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Submitted on
January 22, 2009
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1.3 MB


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Steampunk Hand in Walkthrough by aternox Steampunk Hand in Walkthrough by aternox
So here's how I made the hand for all those who asked.

And here's the finished product in motion


mistake caught! it's actually 52 eye bolts!


and for all those who will or have asked. It cost me under $50 Canadian to build. I don't know what it would cost in American as I don't live there, have the same stores, or really care. but you can just use google to convert the currency and give yourself a ballpark figure.
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Daily Deviation

Given 2009-01-24
Steampunk Hand in Walkthrough by *aternox is an ingenious tutorial that will show you how to create a working example of a hand marionette that has been inspired by this subgenre of fictional and technological inventions,by using easy to come by materials.To view the working hand you can view the Flash film in this members gallery. Thank you for sharing. ( Featured by znow-white )
Sandman-Ivan Featured By Owner Apr 25, 2014  Hobbyist Digital Artist
Im glad you still have this tutorial up =3
kreedantillesordo Featured By Owner Apr 11, 2014  Hobbyist General Artist
Sweet looking hand :D
wakabalasha Featured By Owner Feb 19, 2014
I'm planning on using this to make a cosplay outfit of Officer Vi from League of Legends. However, her robot hands are really just bigger versions of her hands, not really an extension. Do you have any tips for something specific like that? I'm thinking of following the same outline, but just not using the extensioin part, and just making the hand bigger.
Grim-AL-kin Featured By Owner Jan 24, 2014
Awesome! completely cool! I've been pondering how to do this for awhile (I have an idea for a steampunk mecha costume that is barely out of design phase) the only ideas that I've come up with are WAY too complex to be practical. Using your design as a basis, I finally got a reasonable design down (The only difference will be that the thumb will pivot). Question though, I've been looking all over and can't seem to find springs small enough, would you mind sharing your source? (please don't say "the Internet", I don't want to fall back on that crutch)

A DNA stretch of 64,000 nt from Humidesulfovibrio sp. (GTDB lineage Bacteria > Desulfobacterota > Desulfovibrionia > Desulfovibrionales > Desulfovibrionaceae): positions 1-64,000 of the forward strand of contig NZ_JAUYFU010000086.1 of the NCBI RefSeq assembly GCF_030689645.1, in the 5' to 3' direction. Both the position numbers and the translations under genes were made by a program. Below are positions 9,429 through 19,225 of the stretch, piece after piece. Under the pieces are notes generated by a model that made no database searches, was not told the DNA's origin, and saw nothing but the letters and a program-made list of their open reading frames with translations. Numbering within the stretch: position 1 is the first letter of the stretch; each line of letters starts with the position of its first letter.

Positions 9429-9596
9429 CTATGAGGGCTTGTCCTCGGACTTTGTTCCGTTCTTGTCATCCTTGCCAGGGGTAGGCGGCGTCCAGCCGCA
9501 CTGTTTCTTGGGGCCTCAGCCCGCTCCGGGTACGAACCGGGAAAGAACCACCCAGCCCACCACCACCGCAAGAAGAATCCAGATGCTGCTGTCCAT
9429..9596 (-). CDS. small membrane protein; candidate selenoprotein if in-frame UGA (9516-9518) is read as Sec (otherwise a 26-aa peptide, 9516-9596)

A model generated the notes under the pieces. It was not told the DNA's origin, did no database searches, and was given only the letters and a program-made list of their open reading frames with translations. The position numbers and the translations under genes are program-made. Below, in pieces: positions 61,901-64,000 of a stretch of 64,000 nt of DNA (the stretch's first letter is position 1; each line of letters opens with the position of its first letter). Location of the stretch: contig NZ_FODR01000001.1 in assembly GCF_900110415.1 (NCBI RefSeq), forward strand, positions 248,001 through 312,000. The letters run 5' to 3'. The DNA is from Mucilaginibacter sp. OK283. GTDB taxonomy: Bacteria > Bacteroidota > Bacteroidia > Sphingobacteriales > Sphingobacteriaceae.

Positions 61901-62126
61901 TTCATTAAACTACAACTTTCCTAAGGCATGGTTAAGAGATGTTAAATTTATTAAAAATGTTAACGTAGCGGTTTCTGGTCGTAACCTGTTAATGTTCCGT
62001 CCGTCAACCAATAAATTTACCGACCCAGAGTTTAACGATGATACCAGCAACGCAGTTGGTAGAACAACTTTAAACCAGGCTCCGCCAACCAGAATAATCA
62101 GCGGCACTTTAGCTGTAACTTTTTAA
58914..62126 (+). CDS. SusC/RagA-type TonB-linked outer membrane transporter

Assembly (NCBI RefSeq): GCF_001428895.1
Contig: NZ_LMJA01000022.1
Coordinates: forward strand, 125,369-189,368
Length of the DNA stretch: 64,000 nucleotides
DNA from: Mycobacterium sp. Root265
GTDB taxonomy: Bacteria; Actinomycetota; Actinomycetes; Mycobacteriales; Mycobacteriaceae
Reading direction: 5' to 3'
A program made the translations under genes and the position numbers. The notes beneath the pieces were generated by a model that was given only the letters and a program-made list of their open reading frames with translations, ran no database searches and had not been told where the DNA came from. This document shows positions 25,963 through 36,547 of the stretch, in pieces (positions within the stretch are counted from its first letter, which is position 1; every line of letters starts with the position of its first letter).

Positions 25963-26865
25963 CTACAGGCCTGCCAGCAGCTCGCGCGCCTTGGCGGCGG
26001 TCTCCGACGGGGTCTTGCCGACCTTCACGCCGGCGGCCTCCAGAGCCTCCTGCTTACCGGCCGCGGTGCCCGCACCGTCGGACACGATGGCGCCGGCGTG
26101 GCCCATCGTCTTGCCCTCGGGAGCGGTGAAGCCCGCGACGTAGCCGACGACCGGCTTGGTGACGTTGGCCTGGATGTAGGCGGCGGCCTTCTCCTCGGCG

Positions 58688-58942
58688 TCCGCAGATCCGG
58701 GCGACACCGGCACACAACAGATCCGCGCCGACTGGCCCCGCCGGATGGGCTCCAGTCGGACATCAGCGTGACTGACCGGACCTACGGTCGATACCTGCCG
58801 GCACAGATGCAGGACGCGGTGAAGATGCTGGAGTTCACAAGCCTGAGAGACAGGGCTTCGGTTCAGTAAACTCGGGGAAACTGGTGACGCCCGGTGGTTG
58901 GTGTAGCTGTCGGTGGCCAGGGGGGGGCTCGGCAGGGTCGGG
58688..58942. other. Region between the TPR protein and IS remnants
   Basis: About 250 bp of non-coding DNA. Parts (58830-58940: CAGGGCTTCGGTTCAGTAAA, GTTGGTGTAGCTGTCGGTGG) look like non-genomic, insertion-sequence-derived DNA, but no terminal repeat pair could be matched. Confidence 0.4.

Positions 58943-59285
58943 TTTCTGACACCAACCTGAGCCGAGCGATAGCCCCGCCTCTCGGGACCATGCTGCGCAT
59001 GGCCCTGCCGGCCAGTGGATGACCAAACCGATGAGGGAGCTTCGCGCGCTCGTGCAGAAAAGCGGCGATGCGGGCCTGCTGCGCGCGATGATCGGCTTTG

69norbi Featured By Owner Oct 30, 2013  Hobbyist Traditional Artist
Wow thanks for this! I think I'll try to make one some time :D
Shu-Maat Featured By Owner Oct 24, 2013  Hobbyist Traditional Artist
Hellooo and sorry for being the Nth person bothering you to death with questions about this marvellous tutorial! >____<
My boyfriend and me are making this too, and everything is going smoothly (also thanks to the clarity of this tutorial! If it comes out nicely I'll credit you and make you know!) except for one thing: the movement of the fingers isn't fluid as your own version of the hand. It's not easy to explain, but the upmost knuckle barely bends: the finger moves "all in one piece", as if it didn't have joints. Do you happen to have any idea for where the problem could lay (if I've managed to explain it)? The movement seems to get better if we place the eye bolts of the palm as close to the fingers as we can.
Our hand isn't made of fork pieces but of wood, but I don't think it should make a lot of difference...

Thank you for sharing your tutorial and for your attention! Have a nice day! :worship:
aternox Featured By Owner Oct 25, 2013  Professional Artisan Crafter
Yep, the bolts in the palm are close to the hinge, the next two digits are centred and then the last bolt is close to the hinge again (you can just make it out in the full costume pic i uploaded here). The other thing might be the spring strength. It sounds like you might have more tension in the last digit than the others which would cause it to close last. You should have the most tension by the palm and then less with each digit out.

Hope that helps
Shu-Maat Featured By Owner Oct 25, 2013  Hobbyist Traditional Artist
Perfect explanation, I understood everything! Oh yes, we had placed the bolt in the center of the upmost digit too, that was the problem! I'm sure that when moved close to the hinge, it will work! Thank you again, also for your quick and accurate answer! :hug:
pink-bandana-pirate Featured By Owner Aug 15, 2013
Hey there!

Just wondering if you know how long each 'knuckle' of the bbq fork was? I have lengths of cylindrical wood that I'll have to cut. Thanks!
aternox Featured By Owner Aug 30, 2013  Professional Artisan Crafter
Any length you want, but I think these were aprox. 2 inches long
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